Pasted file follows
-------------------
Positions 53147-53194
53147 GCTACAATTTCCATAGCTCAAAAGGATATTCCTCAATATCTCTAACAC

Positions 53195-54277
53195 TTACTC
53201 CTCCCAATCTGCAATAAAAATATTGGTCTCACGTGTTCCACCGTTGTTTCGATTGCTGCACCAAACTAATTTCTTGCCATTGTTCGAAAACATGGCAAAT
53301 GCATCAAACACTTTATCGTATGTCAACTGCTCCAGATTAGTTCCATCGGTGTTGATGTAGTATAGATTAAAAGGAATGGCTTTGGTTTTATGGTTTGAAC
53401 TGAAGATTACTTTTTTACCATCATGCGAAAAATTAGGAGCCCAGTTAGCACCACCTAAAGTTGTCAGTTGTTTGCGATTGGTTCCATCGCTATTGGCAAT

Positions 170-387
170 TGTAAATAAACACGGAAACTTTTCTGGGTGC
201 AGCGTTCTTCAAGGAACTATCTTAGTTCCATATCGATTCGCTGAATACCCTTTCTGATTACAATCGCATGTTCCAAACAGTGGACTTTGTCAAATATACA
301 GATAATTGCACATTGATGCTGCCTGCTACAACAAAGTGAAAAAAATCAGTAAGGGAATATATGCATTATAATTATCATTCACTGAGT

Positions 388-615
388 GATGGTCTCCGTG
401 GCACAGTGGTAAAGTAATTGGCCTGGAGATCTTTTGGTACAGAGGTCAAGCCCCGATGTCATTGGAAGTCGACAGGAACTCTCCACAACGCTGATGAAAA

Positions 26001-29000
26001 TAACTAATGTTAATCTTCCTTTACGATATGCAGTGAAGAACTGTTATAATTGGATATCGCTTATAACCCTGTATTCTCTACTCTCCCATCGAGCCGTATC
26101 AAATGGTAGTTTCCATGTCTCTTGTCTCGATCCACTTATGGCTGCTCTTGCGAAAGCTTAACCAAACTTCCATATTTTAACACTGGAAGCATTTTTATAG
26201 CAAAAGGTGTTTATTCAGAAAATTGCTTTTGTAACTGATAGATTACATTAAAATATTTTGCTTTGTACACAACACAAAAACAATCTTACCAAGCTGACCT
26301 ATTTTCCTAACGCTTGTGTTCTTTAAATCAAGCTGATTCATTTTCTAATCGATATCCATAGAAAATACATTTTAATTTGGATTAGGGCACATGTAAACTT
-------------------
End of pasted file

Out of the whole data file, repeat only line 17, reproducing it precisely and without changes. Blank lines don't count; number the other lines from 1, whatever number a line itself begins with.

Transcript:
26101 AAATGGTAGTTTCCATGTCTCTTGTCTCGATCCACTTATGGCTGCTCTTGCGAAAGCTTAACCAAACTTCCATATTTTAACACTGGAAGCATTTTTATAG